Nina: Now, unlike when I was a student, there are theatre faculties pretty much everywhere in the country. Since employment is a problem after graduation, the chances are minimal. That’s probably why more and more independent theatres have also started to emerge that can either hang on in the system or disappear over time.

Ideally, more positions should be created, more hiring of young actors coming out of college. Otherwise, they have to retrain and stop pursuing their passion. Of course there are solutions, but there has to be a desire and an effort for these young people.

Ozana: How hard was it for actors in the pandemic? How did you adapt?

Honestly, I don’t want to remember that period, but if I have to, I do… For me, and not only for me as a human being, but also as an actor, it affected me, it disturbed me deeply. Everything stopped in its tracks – private life, the stage, the theatres closed. Maybe that’s where these feelings of powerlessness and distrust came from, and they overwhelmed us.

However, with the theatres closed, we had to start work at home… “home theatre”. It seems ironic to say you’re playing online, but that’s exactly what we did. During that ill-fated period, I remember you teaching me how to use Zoom and rehearse with my colleagues. I rehearsed then on a hybrid play, i.e. theatre and television, which recently won the UNITER 2022 award for best TELEPLAY show. Z DAY is the name and it is the show of the Constanta State Theatre. The script was written by Ionuț Sociu, directed by Bobi Pricop and set design by Oana Micu. When the restrictions relaxed, we also started working on the stage, with fears, with fears, with infected colleagues. The end, however, was satisfactory.

Ozana: The State Theatre of Constanta has been going through difficulties lately. Please tell me about its temporary closure and its “rebirth”.

Nina: After the pandemic period, which, as I said, was a difficult one, we still faced another difficult situation. The State Theatre in Constanta was undergoing renovations, and we had nowhere to perform. Unfortunately, for us as a team, all the cultural institutions in Constanta closed their doors to us when we asked for help. Except for the County Library and the Jean Constantin Multifunctional Centre, where we played a few shows.

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Subsequently, the director of the TSC, Erwin Șimșensohn, together with the theatre’s team of exceptional technicians, managed in record time to build a studio hall where we could continue our work until the renovation of the TSC was completed. Of course, in order to continue our work in a beneficial climate for both the actors and our audience, I believe that the city of Constanta needs a new and maybe even national theatre, because we deserve it.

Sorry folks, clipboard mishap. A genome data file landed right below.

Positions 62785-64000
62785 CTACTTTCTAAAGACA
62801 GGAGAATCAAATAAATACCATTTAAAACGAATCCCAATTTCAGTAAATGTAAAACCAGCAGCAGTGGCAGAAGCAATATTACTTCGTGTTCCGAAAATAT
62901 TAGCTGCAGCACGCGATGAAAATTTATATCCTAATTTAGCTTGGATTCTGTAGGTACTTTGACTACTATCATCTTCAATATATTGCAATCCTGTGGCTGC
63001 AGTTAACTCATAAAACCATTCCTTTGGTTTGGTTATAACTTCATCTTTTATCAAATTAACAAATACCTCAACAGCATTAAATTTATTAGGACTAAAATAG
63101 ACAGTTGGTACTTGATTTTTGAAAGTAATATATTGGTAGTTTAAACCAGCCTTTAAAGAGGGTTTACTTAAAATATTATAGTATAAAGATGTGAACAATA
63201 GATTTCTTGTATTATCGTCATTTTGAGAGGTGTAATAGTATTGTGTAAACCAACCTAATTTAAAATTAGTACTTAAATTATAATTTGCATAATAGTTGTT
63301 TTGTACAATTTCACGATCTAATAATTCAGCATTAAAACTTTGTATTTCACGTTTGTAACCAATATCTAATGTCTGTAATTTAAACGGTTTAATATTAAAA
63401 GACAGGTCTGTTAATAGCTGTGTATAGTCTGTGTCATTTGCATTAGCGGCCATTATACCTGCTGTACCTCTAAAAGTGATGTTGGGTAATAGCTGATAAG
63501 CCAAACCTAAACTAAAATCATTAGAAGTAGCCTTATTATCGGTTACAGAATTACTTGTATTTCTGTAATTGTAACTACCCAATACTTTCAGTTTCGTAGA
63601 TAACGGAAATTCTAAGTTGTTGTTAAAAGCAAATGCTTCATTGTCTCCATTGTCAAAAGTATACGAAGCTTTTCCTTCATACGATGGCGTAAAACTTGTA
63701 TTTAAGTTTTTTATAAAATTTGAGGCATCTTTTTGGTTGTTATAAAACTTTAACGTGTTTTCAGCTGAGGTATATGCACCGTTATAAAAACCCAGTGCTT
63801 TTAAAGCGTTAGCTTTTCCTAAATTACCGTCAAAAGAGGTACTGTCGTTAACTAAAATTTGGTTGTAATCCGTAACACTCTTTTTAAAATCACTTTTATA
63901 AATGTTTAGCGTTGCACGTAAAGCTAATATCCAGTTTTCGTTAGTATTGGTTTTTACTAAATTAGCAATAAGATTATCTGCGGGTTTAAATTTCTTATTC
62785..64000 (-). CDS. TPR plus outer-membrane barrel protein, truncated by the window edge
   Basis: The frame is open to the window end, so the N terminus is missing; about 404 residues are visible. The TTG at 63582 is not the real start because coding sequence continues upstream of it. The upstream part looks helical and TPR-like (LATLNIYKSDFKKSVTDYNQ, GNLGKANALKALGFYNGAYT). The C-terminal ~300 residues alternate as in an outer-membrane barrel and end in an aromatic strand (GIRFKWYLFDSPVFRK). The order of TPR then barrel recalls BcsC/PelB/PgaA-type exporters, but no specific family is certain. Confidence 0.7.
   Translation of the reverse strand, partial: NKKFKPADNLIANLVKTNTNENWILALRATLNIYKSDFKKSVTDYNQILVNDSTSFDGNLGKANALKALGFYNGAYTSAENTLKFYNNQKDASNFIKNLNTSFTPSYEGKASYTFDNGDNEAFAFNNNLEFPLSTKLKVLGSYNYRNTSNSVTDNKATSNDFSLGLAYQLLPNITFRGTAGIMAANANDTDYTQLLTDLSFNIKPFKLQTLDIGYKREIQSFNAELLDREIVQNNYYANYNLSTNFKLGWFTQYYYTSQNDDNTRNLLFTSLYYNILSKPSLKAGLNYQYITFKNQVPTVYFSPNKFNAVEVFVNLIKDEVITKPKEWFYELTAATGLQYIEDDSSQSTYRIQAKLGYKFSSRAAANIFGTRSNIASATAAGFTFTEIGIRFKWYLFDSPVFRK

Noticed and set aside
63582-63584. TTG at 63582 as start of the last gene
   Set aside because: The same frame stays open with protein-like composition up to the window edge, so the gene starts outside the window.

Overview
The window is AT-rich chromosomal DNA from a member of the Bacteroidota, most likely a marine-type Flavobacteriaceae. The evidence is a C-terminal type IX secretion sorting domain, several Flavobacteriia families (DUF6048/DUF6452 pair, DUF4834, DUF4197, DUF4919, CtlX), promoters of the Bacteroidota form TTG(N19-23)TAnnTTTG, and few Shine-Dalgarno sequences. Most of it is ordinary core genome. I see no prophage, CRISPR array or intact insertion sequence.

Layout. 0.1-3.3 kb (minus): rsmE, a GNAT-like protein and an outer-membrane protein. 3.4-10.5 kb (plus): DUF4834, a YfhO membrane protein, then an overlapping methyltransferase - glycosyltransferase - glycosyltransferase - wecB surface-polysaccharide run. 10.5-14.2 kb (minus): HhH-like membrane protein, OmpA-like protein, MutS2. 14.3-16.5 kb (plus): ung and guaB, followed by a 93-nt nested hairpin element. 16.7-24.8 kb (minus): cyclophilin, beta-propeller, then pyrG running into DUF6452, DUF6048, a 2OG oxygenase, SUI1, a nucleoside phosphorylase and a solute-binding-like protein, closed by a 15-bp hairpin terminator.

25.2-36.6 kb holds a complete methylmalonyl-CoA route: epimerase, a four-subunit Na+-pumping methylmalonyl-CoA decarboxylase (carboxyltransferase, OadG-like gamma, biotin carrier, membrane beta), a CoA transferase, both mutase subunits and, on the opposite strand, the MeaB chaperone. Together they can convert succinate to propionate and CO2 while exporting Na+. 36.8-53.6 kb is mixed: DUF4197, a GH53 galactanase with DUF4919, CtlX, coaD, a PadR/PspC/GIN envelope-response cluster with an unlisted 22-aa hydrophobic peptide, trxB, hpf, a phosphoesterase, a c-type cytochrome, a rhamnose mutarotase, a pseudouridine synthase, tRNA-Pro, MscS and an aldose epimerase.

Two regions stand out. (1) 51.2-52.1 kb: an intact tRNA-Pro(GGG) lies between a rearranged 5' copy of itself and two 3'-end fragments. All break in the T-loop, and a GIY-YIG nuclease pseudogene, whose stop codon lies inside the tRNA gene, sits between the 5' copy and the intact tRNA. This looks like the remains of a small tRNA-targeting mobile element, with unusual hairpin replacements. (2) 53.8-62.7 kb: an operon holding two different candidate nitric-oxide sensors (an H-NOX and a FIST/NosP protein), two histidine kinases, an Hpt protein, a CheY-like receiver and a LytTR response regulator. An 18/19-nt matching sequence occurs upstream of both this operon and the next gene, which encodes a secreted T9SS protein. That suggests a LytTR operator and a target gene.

Ozana: Where can the public see you and your colleagues this summer?

Nina: On July 7, the Summer Season of the Performing Arts 2022 (SEAS) begins, until August 31, where you will be able to see performances by TSC and other theatres from around the country. It is an event designed to offer the people of Constanta, as well as tourists who choose the Romanian coast during the summer, the chance to see a varied selection of theatre and music performances from stages all over the country. Performances will take place at the Soveja Summer Theatre and on the specially arranged stage in the Archaeological Park in the centre of the town.

Ozana: In terms of an actor’s remuneration, how do you manage in Romania in 2022 having this profession? Can you make a living from the salary “on the board” if you don’t work in the film industry?

Nina: You’re having a hard time financially as an actor in Romania these days. And the internal cost of an actor is also enormous. That’s how I’ve always felt and that’s how I feel now.

Ozana: What about retirement, after a lifetime on stage? Can it give you a peaceful old age?

Nina: Nu. Ideally, a retired actor should start seeing the world, because so far he hasn’t had the time. It seems that I can’t fulfill this dream with us, since I’m still on stage. I am the actor who has seen his country and other corners of the world through the fascinating tours I have had with the theatre. Otherwise, I probably wouldn’t have had a chance to travel. I came to the conclusion that I was doing much better financially before the events of 1989 than I am now. But as hope dies last, not being a pessimistic man, maybe, who knows… better times will come.

Ozana: What do you find most beautiful about being an actor?

Nina: I made it my goal from the very beginning not to forget why I got on stage. The stage is a magical space where I find myself, much more than in my personal life. The satisfaction of getting into the skin of so many characters, identifying with them, learning from them is unique. Also, the reviews from theatre critics, but also the relationship with the audience and the energy they give you during the performance and at the end, when they appreciate you with roars of applause, is what makes me happy, fulfils me and still makes me want to stay on stage after a lifetime of acting.

Ozana: What stage do you think culture is at in Romania at the moment and how do you see it in the future, in what direction is it going?

Nina: I’m sad about that. I mean the cultural life I found when I came to Constanta, compared to what is happening today: a city turned upside down, a cultural life almost non-existent, except for some people who really want to make art. I look forward to the future projects of the State Theatre of Constanta in which I will be involved with all my heart.